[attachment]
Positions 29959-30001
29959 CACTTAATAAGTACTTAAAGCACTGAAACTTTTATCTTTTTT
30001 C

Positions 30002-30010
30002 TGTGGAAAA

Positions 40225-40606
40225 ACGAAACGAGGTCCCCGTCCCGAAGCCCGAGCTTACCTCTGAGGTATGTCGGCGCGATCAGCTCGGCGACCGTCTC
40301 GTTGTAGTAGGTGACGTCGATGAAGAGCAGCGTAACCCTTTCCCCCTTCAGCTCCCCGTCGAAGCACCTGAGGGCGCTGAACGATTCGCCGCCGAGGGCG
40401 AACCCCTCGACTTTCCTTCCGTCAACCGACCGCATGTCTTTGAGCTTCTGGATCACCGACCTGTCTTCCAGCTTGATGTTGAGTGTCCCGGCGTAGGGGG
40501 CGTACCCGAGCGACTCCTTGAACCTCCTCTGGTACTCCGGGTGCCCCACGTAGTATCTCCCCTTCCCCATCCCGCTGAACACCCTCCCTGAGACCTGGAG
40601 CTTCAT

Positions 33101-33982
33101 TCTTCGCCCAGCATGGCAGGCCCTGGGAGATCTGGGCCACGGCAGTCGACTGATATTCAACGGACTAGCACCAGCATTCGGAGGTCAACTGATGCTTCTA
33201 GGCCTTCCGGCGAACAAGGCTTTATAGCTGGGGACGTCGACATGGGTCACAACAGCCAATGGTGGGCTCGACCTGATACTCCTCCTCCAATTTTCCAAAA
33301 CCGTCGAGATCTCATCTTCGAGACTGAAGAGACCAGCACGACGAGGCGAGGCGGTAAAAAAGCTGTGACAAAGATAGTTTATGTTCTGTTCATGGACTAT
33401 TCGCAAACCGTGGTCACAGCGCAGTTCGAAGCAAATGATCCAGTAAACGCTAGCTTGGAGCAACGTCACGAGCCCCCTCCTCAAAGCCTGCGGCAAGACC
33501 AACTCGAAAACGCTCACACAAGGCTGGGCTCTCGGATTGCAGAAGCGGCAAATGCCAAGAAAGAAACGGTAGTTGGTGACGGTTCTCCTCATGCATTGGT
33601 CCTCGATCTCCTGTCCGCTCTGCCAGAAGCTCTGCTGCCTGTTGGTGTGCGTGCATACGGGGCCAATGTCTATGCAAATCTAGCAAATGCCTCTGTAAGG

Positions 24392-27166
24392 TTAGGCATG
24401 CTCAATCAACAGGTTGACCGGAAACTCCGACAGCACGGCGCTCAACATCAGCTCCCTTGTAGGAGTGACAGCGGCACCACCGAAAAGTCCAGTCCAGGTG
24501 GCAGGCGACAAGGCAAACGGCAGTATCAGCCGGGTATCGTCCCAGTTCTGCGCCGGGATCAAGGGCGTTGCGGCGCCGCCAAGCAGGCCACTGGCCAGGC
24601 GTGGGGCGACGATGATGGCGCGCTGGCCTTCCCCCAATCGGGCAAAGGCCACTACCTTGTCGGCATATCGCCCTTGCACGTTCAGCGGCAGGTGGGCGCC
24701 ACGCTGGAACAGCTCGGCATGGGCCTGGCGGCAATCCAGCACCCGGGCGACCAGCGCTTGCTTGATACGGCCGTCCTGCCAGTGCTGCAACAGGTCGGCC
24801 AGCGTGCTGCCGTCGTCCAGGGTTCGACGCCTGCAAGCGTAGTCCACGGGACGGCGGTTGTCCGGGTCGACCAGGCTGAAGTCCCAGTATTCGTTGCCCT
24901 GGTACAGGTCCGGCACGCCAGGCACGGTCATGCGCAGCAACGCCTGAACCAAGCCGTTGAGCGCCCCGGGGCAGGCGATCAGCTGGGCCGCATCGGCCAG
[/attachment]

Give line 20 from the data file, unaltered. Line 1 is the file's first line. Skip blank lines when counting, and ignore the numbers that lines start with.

24392 TTAGGCATG